The term cost-related medication underuse refers to taking less medication than prescribed, or not taking it at all due to financial concerns. It's as if underuse of medications is described as a deficiency of a certain expensive drug rather than trying to fix the problem with a change of diet or supplements specifically tailored to an individual instead of drugs with severe side effects.

Despite renewed optimism about the economy, many people in the United States continue to feel financial hardships

In 2012, 1 in 5 Americans reported having trouble meeting basic needs, and on top of that, 1 in 6 people reported having no form of health insurance. For the chronically ill, the difference between paying rent or putting food on the table may be the cost of their medication.

In order to explore the possible link between food insecurity and cost-related medication underuse, investigators looked at 9696 adult participants in the National Health Interview Survey (NHIS) who had reported chronic illness. They found that 23.4% of the chronically ill study participants reported cost-related medication underuse, while 18.8% reported food insecurity and 11% reported both. This means that 1 in 3 chronically ill NHIS participants are unable to afford food, medications, or both.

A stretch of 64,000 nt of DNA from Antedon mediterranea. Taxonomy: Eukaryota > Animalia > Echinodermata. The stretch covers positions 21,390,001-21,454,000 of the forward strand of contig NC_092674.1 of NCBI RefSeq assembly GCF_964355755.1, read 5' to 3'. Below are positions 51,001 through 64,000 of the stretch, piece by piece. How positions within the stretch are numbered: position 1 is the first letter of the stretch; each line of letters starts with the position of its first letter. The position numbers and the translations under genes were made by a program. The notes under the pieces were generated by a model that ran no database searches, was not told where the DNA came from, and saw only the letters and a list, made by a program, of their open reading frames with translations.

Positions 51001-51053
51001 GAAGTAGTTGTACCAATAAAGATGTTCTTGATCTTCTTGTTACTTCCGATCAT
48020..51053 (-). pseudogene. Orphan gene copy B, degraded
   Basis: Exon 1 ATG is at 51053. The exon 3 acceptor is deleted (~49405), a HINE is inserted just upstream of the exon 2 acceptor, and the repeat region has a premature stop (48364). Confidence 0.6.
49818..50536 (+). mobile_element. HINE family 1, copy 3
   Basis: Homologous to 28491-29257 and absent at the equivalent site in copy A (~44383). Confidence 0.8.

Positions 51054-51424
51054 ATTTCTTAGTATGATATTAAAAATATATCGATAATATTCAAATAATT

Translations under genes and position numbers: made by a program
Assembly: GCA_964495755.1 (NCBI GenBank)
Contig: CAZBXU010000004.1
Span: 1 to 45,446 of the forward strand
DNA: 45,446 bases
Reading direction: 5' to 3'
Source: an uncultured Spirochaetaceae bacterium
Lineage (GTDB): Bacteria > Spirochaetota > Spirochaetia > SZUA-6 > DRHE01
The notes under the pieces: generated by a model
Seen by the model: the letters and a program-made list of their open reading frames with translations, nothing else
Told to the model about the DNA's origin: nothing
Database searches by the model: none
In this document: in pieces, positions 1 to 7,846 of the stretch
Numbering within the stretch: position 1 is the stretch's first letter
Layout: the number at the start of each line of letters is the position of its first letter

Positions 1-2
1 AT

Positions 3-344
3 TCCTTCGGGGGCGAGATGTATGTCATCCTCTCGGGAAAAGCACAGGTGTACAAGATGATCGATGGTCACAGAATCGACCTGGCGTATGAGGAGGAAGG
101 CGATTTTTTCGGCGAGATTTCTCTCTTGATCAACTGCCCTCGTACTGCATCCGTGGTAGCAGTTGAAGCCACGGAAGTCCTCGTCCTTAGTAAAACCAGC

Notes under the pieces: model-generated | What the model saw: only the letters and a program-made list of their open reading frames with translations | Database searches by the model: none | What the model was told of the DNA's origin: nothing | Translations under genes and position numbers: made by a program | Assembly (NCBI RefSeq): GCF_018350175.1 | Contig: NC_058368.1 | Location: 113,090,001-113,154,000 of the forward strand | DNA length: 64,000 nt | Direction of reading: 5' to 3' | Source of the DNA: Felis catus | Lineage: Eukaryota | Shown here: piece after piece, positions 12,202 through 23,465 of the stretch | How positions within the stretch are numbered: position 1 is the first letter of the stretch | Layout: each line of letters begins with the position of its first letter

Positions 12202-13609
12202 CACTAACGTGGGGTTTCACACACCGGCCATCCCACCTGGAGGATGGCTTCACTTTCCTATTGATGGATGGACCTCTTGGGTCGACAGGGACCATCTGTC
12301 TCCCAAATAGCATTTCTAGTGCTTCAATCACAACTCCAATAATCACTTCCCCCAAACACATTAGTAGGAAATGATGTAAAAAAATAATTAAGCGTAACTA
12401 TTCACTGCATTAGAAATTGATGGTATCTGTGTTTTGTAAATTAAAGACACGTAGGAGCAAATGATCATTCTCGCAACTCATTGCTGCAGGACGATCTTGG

Underuse of medication is studied rather than underuse of the healthiest super foods

Investigators also looked at ethnicity and found that participants with both medication underuse and food insecurity were more likely to be Hispanic or non-Hispanic black. They were also more likely to have several chronic conditions versus those participants who reported no food insecurity or medication underuse and a lack of insurance was more prevalent in groups with medication underuse.

"The high overall prevalence of food insecurity and cost-related medication underuse highlights how difficult successful chronic disease management in the current social environment is," says lead investigator Seth A. Berkowitz, MD, Division of General Internal Medicine, Massachusetts General Hospital and Harvard Medical School, according to the March 21, 2014 news release, Food insecurity linked to cost-related medication underuse in chronically ill Americans. "These findings suggest residual unmet needs for food-insecure participants and thus have clear implications for health policy."

This link between food insecurity and medication underuse can help guide future public policy by targeting groups susceptible to both